A nimble business structure will help smaller lenders more effectively implement upcoming mortgage disclosure changes than their big bank counterparts, according to one industry player.
“The TRID fallout will be interesting – smaller lenders will be able to better handle the changes; we’ve collaborated with an attorney firm and they have developed a portal that allows for collaboration between the firm, the lender and the title company to work on closing disclosure,” Robert Poe, vice president of Inwood Bank told MPA. “They can go into the portal and approve each other’s changes.”
According to Poe, the process differs from that which the big banks will use, who will bring it all in-house.
Both will have more time to prepare for the changes, however, with the CCFPB has announced Wednesday it will delay the effective date of the Know Before You Owe rule.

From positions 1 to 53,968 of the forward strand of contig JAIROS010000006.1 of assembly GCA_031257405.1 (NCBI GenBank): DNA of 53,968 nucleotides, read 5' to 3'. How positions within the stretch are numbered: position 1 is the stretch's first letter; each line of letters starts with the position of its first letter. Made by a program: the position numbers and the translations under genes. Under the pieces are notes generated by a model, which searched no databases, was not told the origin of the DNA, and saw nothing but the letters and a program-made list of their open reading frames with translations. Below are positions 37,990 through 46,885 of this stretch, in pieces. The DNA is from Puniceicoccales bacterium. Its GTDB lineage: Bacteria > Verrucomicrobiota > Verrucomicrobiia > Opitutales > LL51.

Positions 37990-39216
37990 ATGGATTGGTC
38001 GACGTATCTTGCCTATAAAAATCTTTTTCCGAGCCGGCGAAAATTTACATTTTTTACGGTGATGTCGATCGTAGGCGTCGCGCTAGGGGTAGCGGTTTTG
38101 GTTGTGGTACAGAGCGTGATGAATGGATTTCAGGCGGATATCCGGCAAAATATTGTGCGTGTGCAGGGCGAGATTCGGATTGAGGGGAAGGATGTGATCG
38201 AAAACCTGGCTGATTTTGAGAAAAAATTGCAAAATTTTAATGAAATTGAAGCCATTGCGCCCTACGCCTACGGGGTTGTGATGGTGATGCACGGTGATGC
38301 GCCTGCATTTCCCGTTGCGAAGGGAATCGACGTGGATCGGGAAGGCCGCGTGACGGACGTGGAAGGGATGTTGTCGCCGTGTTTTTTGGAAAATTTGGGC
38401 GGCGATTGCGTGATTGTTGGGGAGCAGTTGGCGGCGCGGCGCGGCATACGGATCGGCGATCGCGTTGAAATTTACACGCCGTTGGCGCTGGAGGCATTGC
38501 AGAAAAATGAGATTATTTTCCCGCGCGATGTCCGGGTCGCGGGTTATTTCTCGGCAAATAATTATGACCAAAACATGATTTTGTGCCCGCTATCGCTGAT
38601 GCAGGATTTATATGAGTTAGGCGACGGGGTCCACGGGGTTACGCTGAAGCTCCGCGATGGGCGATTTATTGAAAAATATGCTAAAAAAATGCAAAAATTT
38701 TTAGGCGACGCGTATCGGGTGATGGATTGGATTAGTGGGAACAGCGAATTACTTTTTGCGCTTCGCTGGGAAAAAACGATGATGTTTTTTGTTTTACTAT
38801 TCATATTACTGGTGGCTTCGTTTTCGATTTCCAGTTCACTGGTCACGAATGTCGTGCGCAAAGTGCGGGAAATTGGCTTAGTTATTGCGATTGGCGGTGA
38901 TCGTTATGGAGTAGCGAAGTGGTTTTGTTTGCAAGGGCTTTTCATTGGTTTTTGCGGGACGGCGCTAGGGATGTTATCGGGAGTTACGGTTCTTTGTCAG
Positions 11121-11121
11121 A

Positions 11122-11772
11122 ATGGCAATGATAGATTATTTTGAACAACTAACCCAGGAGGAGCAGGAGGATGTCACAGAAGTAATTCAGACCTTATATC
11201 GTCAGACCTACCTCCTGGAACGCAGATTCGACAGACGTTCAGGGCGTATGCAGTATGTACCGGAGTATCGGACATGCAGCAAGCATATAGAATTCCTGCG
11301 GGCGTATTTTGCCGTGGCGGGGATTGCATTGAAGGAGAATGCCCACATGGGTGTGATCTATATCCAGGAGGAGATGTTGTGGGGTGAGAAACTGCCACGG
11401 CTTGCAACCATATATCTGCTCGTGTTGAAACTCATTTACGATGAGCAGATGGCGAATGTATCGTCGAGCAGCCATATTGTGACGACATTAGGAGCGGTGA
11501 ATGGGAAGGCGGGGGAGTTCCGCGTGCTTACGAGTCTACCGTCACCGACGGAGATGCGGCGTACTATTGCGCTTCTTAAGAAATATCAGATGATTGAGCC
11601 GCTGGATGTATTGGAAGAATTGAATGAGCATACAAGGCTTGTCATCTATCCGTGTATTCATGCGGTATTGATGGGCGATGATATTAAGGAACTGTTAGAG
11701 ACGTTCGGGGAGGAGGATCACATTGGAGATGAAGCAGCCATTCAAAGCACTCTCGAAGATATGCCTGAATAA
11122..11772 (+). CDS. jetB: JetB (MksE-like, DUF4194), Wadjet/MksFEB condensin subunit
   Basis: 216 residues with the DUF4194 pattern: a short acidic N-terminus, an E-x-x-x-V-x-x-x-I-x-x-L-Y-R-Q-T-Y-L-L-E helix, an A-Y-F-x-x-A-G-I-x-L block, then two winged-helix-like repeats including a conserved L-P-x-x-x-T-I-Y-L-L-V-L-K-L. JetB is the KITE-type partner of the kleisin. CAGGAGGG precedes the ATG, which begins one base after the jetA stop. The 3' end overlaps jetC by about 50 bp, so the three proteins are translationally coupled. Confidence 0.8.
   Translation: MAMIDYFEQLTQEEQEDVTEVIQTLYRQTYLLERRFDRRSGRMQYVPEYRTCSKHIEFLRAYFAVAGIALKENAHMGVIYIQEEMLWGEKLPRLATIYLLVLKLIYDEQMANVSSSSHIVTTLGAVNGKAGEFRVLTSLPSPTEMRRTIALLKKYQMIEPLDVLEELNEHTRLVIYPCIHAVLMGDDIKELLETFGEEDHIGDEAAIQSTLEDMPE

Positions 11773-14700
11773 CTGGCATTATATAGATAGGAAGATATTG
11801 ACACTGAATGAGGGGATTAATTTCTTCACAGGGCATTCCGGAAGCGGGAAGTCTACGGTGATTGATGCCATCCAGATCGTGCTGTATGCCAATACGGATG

“We made this decision to correct an administrative error that we just discovered in meeting the requirements under federal law, which would have delayed the effective date of the rule by two weeks,” said CFPB Director Richard Cordray. “We further believe that the additional time included in the proposed effective date would better accommodate the interests of the many consumers and providers whose families will be busy with the transition to the new school year at that time.”
The rule was originally set to go into effect Aug. 1. When it does go into effect, it will require new rules that consolidate the TILA-RESPA forms, and is intended to allow consumers more time to parse documents and better understand the cost of their mortgage.
Small players are betting on themselves to better handle TRID, and in doing so win more potential business from the big banks.